The anti-Japanese boycott, whose inception was noted in the last quarterly report, continued to be rigorously enforced in the South. Reports from Canton, Swatow, Amoy, and Foochow agree in describing it to be effective and nearly complete. In several of these districts, Japanese goods discovered on sale were publicly destroyed; merchants dealing therein were fined, and societies were organized for seeing that the boycott was strictly observed. In Shanghai the boycott is said not to be very effective. In Shantung it seems to be generally enforced, together with a Chinese nationalist campaign directed against the Japanese. There were a few cases of arrests of Chinese alleged to be boycott agitators by Japanese police in the Japanese Railway zone in Shantung. In North China the boycott movement though strong is not universal. The Japanese continue to attribute all Chinese anti-Japanese feeling to the intrigues of the “white” residents in China, particularly Americans, and of Americans particularly American missionaries. These latter were placed in a most awkward position in relation to the students in their schools. They could not well require of these boys an entire abstention from any participation in a nationalist movement, more especially as there is no desire on the part of American missionaries to make of their converts anything but good Chinese citizens. On the other hand, there was considerable difficulty in restraining the students from using the schools as headquarters and centres of direction for a campaign directly [directed] partly against the Japanese and in some cases partly against their own officials.

The Japanese continued to exercise a very great influence over the officials of the Central Government in Peking. While the so-called new Communications clique, headed by Tsao Ju-lin, formerly the principal medium for Japanese intrigue, was not much in evidence during the quarter, close relations continued to be maintained between the Japanese and that wing of the military clique allied with the Anfu Club. General Chin Yiin-p’eng, the new Premier, by common repute is considered to be less under Japanese influence than General Hsu Shu-cheng, but the Legation is confidentially informed that his nomination to the Premiership was actually referred to and approved by Tokyo before his appointment was made [Page 387]effective, which would indicate that the popular view of his attitude is hardly correct.

Owing to the disturbed state of affairs in Siberia, a number of Sino-Russian questions have arisen during the past few months. Of these the most important were the illegal seizure of several million roubles by General Semeonoff from Chinese merchants passing through Chita, and the question of the despatch of Chinese war vessels up the Russian portions of the Sungari and Amur Rivers. In regard to the former, after a threat by the Chinese Government to stop further payments on account of the Russian share of the Boxer Indemnity, the Omsk Government undertook satisfactory measures for the indemnification of the Chinese merchants concerned. The latter case has to do with the provisions of the Treaty of Aigun of 1848 [1858] and of the Treaty of St. Petersburg of 1880 [1881], concerning the navigation of the Amur and Sungari Rivers, which are bilateral in character and grant to the vessels of each nation the right to navigate within these two rivers the territorial waters of the other. This right has long been exercised by Russian vessels in respect to the Chinese portions of the rivers in question, but has never been operative in respect to Chinese war vessels desiring to navigate the Russian portions thereof. The Russian Legation explains this failure to give effect to a treaty provision by a deficiency in domestic legislation. The question has become acute owing to the attempt of Chinese Government to despatch war vessels up the rivers in question. The Commandant of the Russian fortifications at the entrance denied them access, and for a time they were practically interned. No solution of the difficulty had been found up till the end of the quarter.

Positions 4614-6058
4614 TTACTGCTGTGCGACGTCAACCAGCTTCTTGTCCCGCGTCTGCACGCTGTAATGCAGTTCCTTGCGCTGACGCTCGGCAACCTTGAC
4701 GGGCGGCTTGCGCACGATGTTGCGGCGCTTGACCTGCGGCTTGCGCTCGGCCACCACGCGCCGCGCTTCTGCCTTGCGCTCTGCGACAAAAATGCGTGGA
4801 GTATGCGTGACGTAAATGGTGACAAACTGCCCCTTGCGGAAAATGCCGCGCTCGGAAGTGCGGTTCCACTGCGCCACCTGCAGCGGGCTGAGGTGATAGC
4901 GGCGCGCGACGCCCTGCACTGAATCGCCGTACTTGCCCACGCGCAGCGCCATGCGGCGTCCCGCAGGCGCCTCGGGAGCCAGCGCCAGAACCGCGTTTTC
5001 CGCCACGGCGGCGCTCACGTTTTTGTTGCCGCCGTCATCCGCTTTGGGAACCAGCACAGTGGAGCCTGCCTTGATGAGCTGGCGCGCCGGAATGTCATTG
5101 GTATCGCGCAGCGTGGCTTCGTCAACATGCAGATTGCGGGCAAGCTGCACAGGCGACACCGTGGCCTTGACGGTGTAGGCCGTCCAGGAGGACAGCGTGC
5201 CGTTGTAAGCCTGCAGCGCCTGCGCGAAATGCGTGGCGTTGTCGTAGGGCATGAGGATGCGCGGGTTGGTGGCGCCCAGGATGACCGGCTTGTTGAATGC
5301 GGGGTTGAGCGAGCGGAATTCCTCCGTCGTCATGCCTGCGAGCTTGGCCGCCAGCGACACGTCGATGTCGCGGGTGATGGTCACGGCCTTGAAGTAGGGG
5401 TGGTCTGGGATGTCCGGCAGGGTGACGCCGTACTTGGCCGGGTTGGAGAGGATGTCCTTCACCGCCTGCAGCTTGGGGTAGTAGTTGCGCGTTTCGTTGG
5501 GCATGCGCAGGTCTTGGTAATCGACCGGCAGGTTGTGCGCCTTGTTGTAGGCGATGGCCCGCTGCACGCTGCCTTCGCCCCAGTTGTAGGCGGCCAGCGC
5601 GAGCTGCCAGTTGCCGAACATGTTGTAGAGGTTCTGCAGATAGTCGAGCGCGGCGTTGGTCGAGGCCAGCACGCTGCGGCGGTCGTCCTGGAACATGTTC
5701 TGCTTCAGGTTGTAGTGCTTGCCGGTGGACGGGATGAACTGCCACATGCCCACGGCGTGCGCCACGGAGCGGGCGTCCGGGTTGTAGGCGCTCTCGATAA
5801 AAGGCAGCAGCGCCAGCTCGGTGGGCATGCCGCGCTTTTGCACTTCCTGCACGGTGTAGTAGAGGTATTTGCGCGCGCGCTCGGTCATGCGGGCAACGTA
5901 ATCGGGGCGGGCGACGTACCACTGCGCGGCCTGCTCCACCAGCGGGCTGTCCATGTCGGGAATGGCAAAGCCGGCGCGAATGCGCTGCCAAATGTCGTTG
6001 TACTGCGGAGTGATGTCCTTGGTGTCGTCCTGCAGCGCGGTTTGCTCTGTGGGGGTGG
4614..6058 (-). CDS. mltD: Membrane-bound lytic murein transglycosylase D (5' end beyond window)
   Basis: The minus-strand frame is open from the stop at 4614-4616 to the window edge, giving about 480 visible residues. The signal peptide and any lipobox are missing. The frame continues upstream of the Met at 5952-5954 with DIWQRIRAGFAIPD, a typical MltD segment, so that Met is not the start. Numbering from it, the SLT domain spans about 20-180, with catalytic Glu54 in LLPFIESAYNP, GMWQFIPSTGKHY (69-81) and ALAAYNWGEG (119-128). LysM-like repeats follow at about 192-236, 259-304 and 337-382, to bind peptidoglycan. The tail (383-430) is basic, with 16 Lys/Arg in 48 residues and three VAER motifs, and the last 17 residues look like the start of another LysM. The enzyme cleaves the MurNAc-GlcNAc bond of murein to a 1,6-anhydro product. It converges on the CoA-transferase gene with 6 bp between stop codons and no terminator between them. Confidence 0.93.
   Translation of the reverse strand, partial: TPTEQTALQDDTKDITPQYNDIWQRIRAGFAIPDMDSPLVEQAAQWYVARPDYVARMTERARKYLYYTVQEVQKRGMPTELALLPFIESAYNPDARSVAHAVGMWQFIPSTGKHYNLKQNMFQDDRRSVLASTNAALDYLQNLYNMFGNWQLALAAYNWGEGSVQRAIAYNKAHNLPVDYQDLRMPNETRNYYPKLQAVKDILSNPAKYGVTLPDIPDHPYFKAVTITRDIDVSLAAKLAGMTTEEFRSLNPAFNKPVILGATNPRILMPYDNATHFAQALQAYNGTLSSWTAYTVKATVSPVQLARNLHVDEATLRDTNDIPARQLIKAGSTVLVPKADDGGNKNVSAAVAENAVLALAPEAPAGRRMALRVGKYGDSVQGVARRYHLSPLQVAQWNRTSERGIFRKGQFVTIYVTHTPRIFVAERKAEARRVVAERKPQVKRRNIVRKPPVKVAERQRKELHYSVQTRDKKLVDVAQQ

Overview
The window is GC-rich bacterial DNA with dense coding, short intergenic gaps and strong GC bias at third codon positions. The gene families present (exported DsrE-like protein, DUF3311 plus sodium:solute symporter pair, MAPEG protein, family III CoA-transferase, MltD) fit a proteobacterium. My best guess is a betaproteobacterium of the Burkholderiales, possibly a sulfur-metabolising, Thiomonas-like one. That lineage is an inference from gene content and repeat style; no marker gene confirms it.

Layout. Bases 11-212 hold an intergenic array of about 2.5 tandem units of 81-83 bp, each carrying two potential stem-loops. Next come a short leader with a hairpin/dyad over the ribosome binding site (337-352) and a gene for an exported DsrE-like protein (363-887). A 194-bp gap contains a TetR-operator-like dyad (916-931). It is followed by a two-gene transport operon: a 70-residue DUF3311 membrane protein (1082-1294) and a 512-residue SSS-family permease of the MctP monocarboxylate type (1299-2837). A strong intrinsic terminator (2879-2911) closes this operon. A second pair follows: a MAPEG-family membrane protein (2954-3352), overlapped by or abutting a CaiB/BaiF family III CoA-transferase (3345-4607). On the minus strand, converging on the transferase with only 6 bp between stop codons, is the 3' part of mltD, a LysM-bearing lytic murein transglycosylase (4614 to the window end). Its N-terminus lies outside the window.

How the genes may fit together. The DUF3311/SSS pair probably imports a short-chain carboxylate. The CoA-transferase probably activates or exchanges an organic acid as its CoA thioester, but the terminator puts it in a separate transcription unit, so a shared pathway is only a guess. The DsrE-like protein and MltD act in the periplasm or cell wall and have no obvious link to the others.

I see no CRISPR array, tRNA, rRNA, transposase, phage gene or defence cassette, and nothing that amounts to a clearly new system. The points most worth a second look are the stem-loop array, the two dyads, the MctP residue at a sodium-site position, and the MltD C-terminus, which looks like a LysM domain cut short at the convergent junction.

The post of Minister to Japan, vacant since the resignation of Chang Tsung-hsiang after the assault made upon him in Peking by students during last May, was filled by the appointment of Mr. Liu Ching-jen, lately Chinese High Commissioner in Siberia. Mr. Liu had an extended diplomatic career in Europe before his appointment to Siberia. He was succeeded as High Commissioner by Mr. Li Chia-ao, lately Commissioner for Foreign Affairs at Harbin, where he was on most excellent terms with both Russian and other foreign officials and residents. Mr. Li has spent many years in Russia, speaks the language fluently, and is well disposed towards the Russians.

(2) Attitude toward the United States and Americans.

The departure of Mr. Reinsch, the retiring American Minister, was made the occasion for a striking display of China’s friendship toward the United States. During his tenure of office in Peking, [Page 388]Mr. Reinsch had made himself extremely popular in Chinese circles by reason of his sincere friendship for China and of his attempt to cultivate informal social relations with Chinese of all classes in Peking. However, while the demonstrations on his departure were no doubt largely as tribute to his personal popularity, they were equally inspired by a desire to express China’s gratitude for the friendly attitude adopted by the United States toward China at the Peace Conference. This was noticeable in practically every public speech made. The series of entertainments to which Mr. Reinsch was invited were unprecedented in connection with the departure of any former foreign minister in Peking, and included, besides the usual strictly official fetes, dinners and receptions given by Chinese merchants, bankers, both Houses of Parliament, student organizations and a large number of prominent individuals. His departure was also made the occasion for a eulogy, both personal and of the United States, in almost every important Chinese paper in the capital.